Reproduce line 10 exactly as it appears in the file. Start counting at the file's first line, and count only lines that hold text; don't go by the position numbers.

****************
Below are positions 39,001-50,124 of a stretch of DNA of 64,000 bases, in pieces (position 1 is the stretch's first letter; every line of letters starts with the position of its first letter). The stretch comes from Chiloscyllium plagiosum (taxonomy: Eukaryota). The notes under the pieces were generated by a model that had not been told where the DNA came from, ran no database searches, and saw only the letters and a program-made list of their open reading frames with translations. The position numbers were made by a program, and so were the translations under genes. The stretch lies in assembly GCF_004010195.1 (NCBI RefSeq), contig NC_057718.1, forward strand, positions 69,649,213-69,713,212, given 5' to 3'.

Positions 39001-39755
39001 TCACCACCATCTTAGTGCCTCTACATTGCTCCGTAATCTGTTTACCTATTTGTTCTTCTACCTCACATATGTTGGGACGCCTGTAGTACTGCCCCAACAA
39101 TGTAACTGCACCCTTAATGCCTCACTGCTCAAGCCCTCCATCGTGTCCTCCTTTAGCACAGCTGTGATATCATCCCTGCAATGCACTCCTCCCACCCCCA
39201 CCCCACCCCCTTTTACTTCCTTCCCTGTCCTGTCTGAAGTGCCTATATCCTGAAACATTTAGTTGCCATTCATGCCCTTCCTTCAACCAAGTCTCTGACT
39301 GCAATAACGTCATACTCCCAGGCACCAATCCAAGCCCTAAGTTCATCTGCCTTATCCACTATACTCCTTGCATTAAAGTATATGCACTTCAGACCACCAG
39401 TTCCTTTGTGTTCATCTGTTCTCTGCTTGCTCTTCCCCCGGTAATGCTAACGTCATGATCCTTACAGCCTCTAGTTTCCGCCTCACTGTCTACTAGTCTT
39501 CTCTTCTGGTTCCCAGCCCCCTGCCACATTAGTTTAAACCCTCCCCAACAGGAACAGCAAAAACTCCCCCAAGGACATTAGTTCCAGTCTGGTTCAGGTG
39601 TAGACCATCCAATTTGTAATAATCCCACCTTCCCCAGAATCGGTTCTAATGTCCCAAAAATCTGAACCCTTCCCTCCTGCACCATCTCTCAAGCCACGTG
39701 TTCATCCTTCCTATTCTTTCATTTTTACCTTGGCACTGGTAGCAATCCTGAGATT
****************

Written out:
39701 TTCATCCTTCCTATTCTTTCATTTTTACCTTGGCACTGGTAGCAATCCTGAGATT